Age at time of Dissection: 57
Type of Dissection: Both Ascending and Descending
Date of Aortic Dissection: 19 January 2006
Tell Us Your Story:

This is my husband’s story as best as I remember it. I submitted it earlier in the discussion board, but can’t find it any longer, so I’m recapping the events for the new site.

My husband was working from home, in the basement, and at around 10 a.m. came up two flights of stairs to tell me I should “probably call the doctor.” Any such statement from my husband is cause for alarm, as he avoids anything but routine visits like the plague. I asked him what was wrong and he said he was having some chest pain and his left arm was numb. He said he’d waited about 20 minutes for it to subside before walking up the stairs to get me instead of just calling me on the other phone. I took his pulse, (am a retired OB nurse, knew next to nothing about dissections) and couldn’t get a pulse on his left radius. It took me a bit to think straight enough to call 911, partly because he kept insisting he didn’t feel too bad and I should just call the doctor.

When they arrived, the paramedics said all his vitals looked good (of course) but I could tell one was very concerned nevertheless. My husband claimed not to be in too much pain, and was in good spirits. Although they wouldn’t tell me, I think they were also missing pulses and/or having differing BP readings on the left and right. Thanks be to God, they didn’t blow him off, and transported him to the hospital, also, thanks be to God, which had just finished a state-of-the-art cardiac care center. It’s a rather small-town hospital, not even a teaching center, so this was indeed a blessing.

When he arrived at the hospital, he had the best of attention. First they did a portable chest x-ray, then they did a TEE (Trans Esophageal Echocardiography) and had the diagnosis within minutes. Thank the Lord again, the whole process took only about 20-30 minutes. It took a lot longer for the surgeon to arrive, and by the time they were completely prepared, they went rather running down the hall with him. He was very apprehensive, as could be expected, but he had been highly sedated and wasn’t even aware of the diagnosis until the TEE sedation began wearing off.

He spent about 2 hours in surgery. The surgeon had warned me of the risks of death and poor recovery, which were very much a shock to me. Especially concerning was when he told me they only had about 45 minutes for him to be on bypass before there was risk of brain damage.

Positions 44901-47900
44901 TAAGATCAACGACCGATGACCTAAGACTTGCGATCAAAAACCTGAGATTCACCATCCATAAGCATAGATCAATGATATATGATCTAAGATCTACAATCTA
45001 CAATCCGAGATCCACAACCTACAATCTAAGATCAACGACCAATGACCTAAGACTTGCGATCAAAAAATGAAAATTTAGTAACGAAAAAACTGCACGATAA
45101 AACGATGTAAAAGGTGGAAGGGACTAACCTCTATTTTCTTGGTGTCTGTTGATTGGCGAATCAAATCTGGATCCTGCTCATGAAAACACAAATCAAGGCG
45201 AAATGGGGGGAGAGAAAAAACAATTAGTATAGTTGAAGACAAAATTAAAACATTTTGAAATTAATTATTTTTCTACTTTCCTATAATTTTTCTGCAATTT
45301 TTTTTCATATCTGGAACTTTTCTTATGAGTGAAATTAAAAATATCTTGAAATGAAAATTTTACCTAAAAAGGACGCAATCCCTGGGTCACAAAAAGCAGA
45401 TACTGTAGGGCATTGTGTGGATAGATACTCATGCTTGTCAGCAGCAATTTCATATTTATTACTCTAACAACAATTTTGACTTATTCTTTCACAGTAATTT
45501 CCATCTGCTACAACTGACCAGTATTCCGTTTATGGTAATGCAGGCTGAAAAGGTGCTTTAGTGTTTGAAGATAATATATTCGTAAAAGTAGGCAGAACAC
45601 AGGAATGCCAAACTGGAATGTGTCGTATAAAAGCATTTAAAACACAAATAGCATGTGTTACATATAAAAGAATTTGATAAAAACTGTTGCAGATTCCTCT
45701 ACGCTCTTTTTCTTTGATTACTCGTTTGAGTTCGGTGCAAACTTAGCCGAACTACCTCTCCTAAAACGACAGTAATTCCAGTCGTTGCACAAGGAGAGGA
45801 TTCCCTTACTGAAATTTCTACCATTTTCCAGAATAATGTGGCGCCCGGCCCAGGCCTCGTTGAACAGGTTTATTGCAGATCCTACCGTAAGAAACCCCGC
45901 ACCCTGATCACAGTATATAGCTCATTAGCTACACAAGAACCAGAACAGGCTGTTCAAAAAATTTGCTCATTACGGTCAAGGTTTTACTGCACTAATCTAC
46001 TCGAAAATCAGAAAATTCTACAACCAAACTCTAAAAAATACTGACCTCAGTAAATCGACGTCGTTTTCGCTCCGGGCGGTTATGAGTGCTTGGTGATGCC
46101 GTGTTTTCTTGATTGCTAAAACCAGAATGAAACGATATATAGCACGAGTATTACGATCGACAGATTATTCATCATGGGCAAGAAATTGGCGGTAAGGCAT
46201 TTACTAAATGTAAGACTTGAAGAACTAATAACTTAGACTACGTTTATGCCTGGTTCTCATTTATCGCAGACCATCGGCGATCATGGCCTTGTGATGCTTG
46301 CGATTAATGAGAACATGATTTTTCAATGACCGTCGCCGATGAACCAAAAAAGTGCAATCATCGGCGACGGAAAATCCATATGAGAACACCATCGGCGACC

We thank the Lord that he came through the surgery well. It was determined that he must have had an aneurysm, and a week or so earlier, he had decided to go off his BP meds, thinking that they were not helping his BP – huge mistake. The dissection went from the root of the aorta down into his groin, and he received a replacement valve and a stent. The abdominal area of the dissection was not repaired, which made us pretty anxious for a while, despite it was accepted practice.

I was told they would keep him sedated most of the first day, and begin to allow him to wake up the next morning. However, every time they would withdraw sedation, his blood pressure would rise alarmingly, so they would desist. He wound up under sedation all the following day and most of the next. They weren’t happy with the BP readings, but gradually decreased the sedation and increased the meds to a point they were not delighted with, but could accept.

When he first woke up he was pretty unresponsive and I was so worried about brain damage. The only thing he responded to for the first 12 hours or more was when the nurse disturbed his chest tubes. He would get an alarmed look on his face and stare at her. He rarely looked in our direction even when we spoke to him. It was scary. Finally, the third day after surgery, he recognized us and responded a bit, but was, of course, very tired.

By the time he went to the step down unit he was his old self, praise God. They even had to put a bed alarm on him because he was threatening to take himself to the bathroom without help. He did well in cardiac rehab, and was pretty much back to old things within a few months, with no substantial after effects. We know how blessed we are!

The worst thing about the after care was that within about a year, the cardiac surgeon discharged him to the care of a cardiologist, who discharged him to his PMD within another 6-12 months. No one ever told us he would require more surgery down the line until this year. In fact, after the first couple of years of CT follow-up, he didn’t even know for sure that he was supposed to continue yearly CTs/MRIs. The ball was really dropped. Finally, his PMD told him he needed to continue these indefinitely, referred his MRI back to the surgeon this year, and that’s when the surgeon told him once the dissection passed about .5cm, he would require further surgery.

It was also only under further research of my own that I learned he is still not supposed to be lifting much weight ever – something I’ve had to continually fight with him about. If the doctor doesn’t spell it out in writing, he doesn’t think he has to do it!

We are really grateful to you, Brian, for this site. It was the only thing that helped me keep my sanity in the first weeks after his discharge, as I had so many questions about allowed activity and what to expect. Sometimes being in the medical profession is worse than not, as your education doesn’t usually cover much about rarer problems such as AD, most especially in the post-discharge phase.

Thanks for stopping by to view our stories. Please help me keep the site going by shopping at’s very much appreciated. Brian Tinsley founder of (please book mark the link once you get to for future purchases!)